9. O365 Unusual eDiscovery Search: User creating or updating an eDiscovery search, suggesting an attacker is performing reconnaissance to learn what else is accessible in the environment.
  10. O365 Suspicious Sharepoint Operation: Administrative SharePoint operations suggesting malicious actions.

Vectra calculated the relative frequency of threat detections that were triggered on its platform during a three-month span based on customer size (small, medium and large).Larger companies triggered fewer detections when compared to smaller companies — that may be because larger companies’ users and administrators perform Office 365 and Azure AD activity more consistently compared to smaller organizations.

Top 10 for threat detections for small and medium companies

Above: Small and medium companies had similar top 10 lists of potential malicious activities.

Image Credit:

Medium and small companies have the same top 10 threat detections, and differed slightly from the breakdown of detection types found in large companies. For example, Office 365 DLL Hijacking, Office 365 Unusual Scripting Engine and Office 365 Suspicious eDiscovery Exfil were in the top 10 for large companies, but not in the top 10 for medium and small companies. Medium and small companies included Office 365 Suspicious SharePoint Operation, Office 365 Suspicious eDiscovery Search and Azure AD Suspicious Operation in

With 250 million active users, Office 365 has a big target on its back, as cybercriminals devote time and resources crafting attacks targeting the platforms large user base. Adversaries increasingly find that overtly malicious actions are unnecessary when existing services and access used throughout an organization can simply be co-opted, misused and abused.

In a recent Vectra survey of 1,000 security professionals, 71% said they had suffered an average of 7 account takeovers of authorized users over the last 12 months.

Read the full 2021 Q2 Spotlight Report, Vision and Visibility: Top 10 Threat Detections for Microsoft Azure AD and Office 365.


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We Can’t Believe How Cheap This 17-inch HP Laptop Is Now

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You should never pass up an opportunity to upgrade your laptop, and with today’s Memorial Day sales, now’s a good time to make a purchase. There’s no shortage of options with this year’s Memorial Day laptop deals, including this offer from the HP Memorial Day sale that applies a $30 discount on the HP 17t, bringing the laptop’s price down to $480 from its original price of $510.

Like with Digital Trends’ best laptops of 2021, you won’t be frustrated by slowdowns and crashes when multitasking between several productivity apps with the HP 17t, as it’s powered by the 11th-generation Intel Core i3 processor, 8GB of RAM, and Intel UHD Graphics. You’ll also enjoy sufficient storage space for the software and files that you need, as the laptop is equipped with a 1TB HDD.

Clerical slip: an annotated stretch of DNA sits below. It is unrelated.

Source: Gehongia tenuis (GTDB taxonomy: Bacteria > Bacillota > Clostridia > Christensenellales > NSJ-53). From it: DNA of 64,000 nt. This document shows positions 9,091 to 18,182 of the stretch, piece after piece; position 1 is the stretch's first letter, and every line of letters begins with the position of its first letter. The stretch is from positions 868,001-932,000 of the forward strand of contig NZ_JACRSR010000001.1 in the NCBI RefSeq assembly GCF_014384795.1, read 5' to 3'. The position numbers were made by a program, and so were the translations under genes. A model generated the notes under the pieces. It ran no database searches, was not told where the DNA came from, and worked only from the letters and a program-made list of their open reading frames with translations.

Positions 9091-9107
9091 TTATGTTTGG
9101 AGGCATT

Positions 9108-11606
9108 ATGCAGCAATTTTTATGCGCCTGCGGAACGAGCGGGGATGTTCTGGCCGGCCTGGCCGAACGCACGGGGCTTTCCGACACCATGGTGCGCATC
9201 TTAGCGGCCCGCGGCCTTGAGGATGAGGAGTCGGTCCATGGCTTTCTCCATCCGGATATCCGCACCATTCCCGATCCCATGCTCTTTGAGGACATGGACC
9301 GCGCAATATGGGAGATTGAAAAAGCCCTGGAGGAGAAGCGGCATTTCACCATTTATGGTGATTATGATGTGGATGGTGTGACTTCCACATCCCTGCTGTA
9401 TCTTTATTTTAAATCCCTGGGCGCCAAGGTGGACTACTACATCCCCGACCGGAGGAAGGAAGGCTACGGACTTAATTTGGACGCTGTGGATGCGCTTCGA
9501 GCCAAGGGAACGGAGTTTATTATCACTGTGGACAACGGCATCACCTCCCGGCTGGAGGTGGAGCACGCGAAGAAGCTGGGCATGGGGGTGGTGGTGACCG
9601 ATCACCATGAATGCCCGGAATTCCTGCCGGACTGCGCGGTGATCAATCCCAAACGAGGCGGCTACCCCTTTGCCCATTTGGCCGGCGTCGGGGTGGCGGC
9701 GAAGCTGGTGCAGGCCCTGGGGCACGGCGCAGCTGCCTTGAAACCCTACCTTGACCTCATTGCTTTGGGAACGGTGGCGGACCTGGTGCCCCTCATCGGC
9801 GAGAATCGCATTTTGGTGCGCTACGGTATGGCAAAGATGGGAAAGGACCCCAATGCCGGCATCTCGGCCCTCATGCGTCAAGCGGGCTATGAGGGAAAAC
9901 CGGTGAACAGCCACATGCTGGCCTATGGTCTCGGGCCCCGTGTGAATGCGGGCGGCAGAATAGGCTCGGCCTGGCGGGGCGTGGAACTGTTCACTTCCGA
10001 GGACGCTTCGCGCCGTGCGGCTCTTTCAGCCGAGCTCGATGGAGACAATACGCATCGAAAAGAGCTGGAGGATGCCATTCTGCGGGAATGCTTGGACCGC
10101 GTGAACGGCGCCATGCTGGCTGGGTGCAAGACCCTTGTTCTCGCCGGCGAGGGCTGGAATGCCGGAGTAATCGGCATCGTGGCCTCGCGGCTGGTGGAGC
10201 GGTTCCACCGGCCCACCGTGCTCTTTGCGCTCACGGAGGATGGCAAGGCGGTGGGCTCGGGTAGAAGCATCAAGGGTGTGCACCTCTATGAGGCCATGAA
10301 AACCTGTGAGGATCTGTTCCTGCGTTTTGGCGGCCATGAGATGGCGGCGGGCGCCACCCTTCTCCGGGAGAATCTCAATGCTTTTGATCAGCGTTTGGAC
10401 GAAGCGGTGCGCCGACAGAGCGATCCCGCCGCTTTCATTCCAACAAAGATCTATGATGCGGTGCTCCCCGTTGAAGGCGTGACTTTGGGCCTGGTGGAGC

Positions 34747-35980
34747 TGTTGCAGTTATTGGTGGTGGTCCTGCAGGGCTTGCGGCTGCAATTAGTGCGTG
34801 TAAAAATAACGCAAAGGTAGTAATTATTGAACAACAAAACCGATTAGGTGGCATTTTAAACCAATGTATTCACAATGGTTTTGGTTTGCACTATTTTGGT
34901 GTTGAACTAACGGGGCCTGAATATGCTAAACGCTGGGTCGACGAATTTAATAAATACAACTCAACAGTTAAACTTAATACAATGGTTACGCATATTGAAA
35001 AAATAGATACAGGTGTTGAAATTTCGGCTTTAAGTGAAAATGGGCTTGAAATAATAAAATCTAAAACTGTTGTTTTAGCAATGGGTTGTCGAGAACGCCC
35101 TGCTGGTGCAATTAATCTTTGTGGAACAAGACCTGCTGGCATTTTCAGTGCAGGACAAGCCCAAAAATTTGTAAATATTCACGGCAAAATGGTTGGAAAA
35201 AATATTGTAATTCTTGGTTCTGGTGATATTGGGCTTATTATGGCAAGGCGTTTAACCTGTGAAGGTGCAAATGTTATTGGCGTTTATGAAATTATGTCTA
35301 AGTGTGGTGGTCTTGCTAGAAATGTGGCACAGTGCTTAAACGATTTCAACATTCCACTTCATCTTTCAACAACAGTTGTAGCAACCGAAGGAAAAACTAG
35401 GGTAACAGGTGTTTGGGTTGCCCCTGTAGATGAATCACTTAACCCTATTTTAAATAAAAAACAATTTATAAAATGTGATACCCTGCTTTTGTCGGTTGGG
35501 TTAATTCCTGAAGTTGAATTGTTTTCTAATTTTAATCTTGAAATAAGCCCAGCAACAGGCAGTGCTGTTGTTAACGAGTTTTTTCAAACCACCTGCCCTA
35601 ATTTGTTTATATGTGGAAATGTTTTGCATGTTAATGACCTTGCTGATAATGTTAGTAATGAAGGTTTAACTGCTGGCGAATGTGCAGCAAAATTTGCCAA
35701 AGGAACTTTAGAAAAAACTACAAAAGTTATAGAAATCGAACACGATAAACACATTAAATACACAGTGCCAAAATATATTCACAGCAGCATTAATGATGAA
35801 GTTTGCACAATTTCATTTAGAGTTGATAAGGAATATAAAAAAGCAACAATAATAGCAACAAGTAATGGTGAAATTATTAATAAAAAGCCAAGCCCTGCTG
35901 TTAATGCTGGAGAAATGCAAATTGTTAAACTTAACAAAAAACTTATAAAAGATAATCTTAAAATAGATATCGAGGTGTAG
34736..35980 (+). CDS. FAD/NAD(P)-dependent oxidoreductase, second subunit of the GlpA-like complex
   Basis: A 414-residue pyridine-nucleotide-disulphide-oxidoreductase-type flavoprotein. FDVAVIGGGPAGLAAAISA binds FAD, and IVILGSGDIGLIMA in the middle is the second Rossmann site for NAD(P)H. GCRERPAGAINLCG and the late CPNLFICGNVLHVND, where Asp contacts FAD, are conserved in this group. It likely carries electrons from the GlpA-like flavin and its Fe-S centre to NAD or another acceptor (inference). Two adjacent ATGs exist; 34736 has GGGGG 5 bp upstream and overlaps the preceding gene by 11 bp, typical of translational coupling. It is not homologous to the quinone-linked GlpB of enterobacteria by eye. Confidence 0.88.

Whether you’re using the laptop for work or school, browsing websites, or watching streaming content, its 17.3-inch HD+ display will make sure that you see and appreciate all the colors and details on the screen. It also comes with the HP True Vision 720p HD webcam with integrated dual-array digital microphones, for participating in virtual meetings and attending online classes. Meanwhile, the HP 17t’s lift-hinge design helps in keeping you comfortable as it elevates the keyboard, for a more natural angle for typing on the keyboard.

The HP 17t weighs just over 5 pounds and is less than an inch thick, so it’s easy to carry around if you’ll need it while you’re on the go. If the laptop runs out of juice, you can quickly get it back up and running with the help of the HP Fast Charge technology, which refills up to 50% of the computer’s battery after just 45 minutes of charging.

If you don’t want Memorial Day to end without purchasing a reliable laptop that will be able to keep up with your daily activities, you should consider the HP 17t. The laptop’s currently available at $30 off, lowering its price to $480 from its original price of $510. There’s no telling when stocks will run out, so if you’re already looking forward to using the HP 17t for work or school, you should click that Buy Now button immediately.

We strive to help our readers find the best deals on quality products and services, and we choose what we cover carefully and independently. The prices, details, and availability of the products and deals in this post may be subject to change at anytime. Be sure to check that they are still in effect before making a purchase.

Digital Trends may earn commission on products purchased through our links, which supports the work we do for our readers.

Editors’ Choice

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Two Point Hospital successor Two Point Campus leaked by Microsoft

If you enjoyed Two Point Hospital‘s silly take on building out and managing a hospital, then you’ll probably be pleased to learn that a follow-up game is in the works. Earlier today, a new game called Two Point Campus was leaked by none other than the Microsoft Store, suggesting that a reveal is imminent. As the name of the game implies, this time around we’ll be building a university, which isn’t often the focus of simulation games.

Two Point Campus has already managed to pique our interest, but unfortunately, someone at Microsoft realized the mistake and quickly pulled the listing from the Microsoft Store. The listing was first discovered by Twitter leaker h0X0d, while IGN managed to snag some details about the game before the listing disappeared.

As it turns out, it sounds like Two Point Campus will play similarly to Two Point Hospital, only with the focus shifted to creating a university that students want to attend. It sounds like the degrees students can pursue and the courses they can take will be absurd, just like the diseases in Two Point Hospital were. For example, students can apparently attend jousting classes if your university offers them, which certainly isn’t a class you’d expect to find at any actual school.